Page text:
Argot. Building a language for Cubes.

Freetronics Cube Serial Tutorial

freetronics-cube-serial-argot-1.0.zip

The Freetronics Cube is a great small Arduino kit that allows anyone to build a 4x4x4 cube that is fully programmable. I decided that this will make a perfect playground to build and test various aspects of Argot. This tutorial provides a more complete demo of building a more complex language to communicate with a device. If you have a cube and just looking for something to play with, this is also a bit of fun. It allows you to create small Cube programs which can be sent in a single message to the cube. I've also provided a small Processing example showing driving the cube from a simple user interface. The interface could easily be expanded to allow people to create their own small programs and send them to the cube. If anyone does this please let me know.

Just show me the demo

If you're just interested in playing with your cube and don't want to read through the full tutorial, you need to do the following

  1. Download and unzip the archive.
  2. Copy the Cube4 library into the Arduino Libraries directory. This is a stripped down version of the full library provided by Freetronics. This is required as the Freetronics library has an inbuilt serial library.
  3. Open the ArgotCubed.ino file and upload it to the cube. Once loaded the cube should turn fully white.
  4. Open the ProcessingCubed.pde file in the Processing application.

If you've successfully loaded the program onto the cube and started the Processing application, a colour picker and heart will appear. Click the mouse on the colour picker and the cube will change to that colour. Selecting the heart will send a short series of commands to the cube which mimic the heart demo that comes with the Freetronics cube library.

Here's a small clip I took with showing the finished product. Excuse the low quality of the video.

Argot Cubed Tutorial

Following the rest of this tutorial, you should get an understanding of how this small demo was put together and how Argot assists in the development of the Cube protocol. To fully run through the tutorial, you require:

  1. To have read over the Argot quick start example.
  2. A Freetronics cube. If you don't have a cube, the tutorial still provides a good example of building a protocol using Argot.
  3. Have the Rxtx serial library installed. For OSX I used this native library.
  4. Have Eclipse or other Java IDE to run the software.

Follow the instructions above to get started with the project in Arduino and Processing. To setup the project in eclipse, do the following:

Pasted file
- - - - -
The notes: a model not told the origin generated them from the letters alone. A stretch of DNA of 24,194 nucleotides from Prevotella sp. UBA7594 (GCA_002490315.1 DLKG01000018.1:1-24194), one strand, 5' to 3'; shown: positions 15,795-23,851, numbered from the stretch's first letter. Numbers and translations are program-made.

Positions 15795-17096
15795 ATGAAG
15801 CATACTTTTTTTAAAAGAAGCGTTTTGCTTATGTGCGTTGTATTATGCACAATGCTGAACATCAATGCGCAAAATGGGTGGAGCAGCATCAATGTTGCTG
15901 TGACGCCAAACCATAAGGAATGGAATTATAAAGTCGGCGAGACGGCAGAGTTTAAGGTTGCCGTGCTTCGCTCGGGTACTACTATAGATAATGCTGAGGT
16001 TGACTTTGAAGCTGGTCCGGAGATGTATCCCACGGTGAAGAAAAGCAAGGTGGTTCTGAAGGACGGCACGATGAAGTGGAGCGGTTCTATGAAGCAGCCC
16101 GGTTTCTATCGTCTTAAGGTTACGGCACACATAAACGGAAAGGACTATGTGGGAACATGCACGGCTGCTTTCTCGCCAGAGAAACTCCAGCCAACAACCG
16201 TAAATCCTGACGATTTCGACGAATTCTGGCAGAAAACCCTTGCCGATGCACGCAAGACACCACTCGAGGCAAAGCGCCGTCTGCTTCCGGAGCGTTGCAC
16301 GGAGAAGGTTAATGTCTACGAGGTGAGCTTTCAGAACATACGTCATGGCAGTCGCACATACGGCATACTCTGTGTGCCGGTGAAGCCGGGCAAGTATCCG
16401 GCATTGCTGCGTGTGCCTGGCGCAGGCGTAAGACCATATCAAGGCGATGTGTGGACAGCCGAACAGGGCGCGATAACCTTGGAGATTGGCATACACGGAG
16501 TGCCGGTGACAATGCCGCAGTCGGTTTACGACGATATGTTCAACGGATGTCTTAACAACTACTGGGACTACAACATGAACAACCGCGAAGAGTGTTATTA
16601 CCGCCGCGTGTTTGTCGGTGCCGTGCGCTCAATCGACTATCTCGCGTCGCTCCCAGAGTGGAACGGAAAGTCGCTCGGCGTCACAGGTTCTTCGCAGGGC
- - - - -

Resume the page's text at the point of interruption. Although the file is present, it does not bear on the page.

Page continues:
1. In Eclipse select File->Import.
  2. Select "General->Existing Projects into Workspace".
  3. Select "Select root directory" and browse to the directory in the JavaCubed folder.
  4. Select finish.

To run the example in Java, run the ArgotCubed as a Java Application. This demonstrates using the Cube API direct from Java.

The Argot Cube Protocol

The Cube protocol is designed to allow either single command or multiple commands to be sent in a single message. Currently, the commands consist of instructions to set the cube to a colour, set a single light to a colour, set a plane in the x,y or z direction and loop through a set of commands. With the addition of the command to delay, it provides enough of a language to send small programs. Here's the Argot definition file. Most of the definitions should be self explanatory.

/* All definitions are in the cube cluster */
cluster cube;

/* Using the cube.command before it is defined.  Reserve is used when there are cyclical references */

!reserve cube.command;


/* cube.colour is red,green and blue. */

definition cube.colour 1.0:
{
	@red #uint8;
	@green #uint8;
	@blue #uint8;	
};


/* set colour sets an individual LED on the cube */

definition cube.set_colour 1.0:
{
	@x		#uint8;
	@y		#uint8;
	@z		#uint8;
	@colour #cube.colour;
};


/* set all, sets the whole cube to a single colour */

definition cube.set_all 1.0:
{
	@colour #cube.colour;
};

/* set column sets a single vertical column to a specific colour */

definition cube.set_column 1.0:
{
	@x		#uint8;
	@y		#uint8;
	@colour #cube.colour;
};

/* set z plane sets a horizontal layer on the cube to a specific colour */

definition cube.set_z_plane 1.0:
{
	@position #uint8;
	@colour #cube.colour;
};

/* set x plane sets a vertical layer on the cube to a specific colour */

definition cube.set_x_plane 1.0:
{
	@position #uint8;
	@colour #cube.colour;
};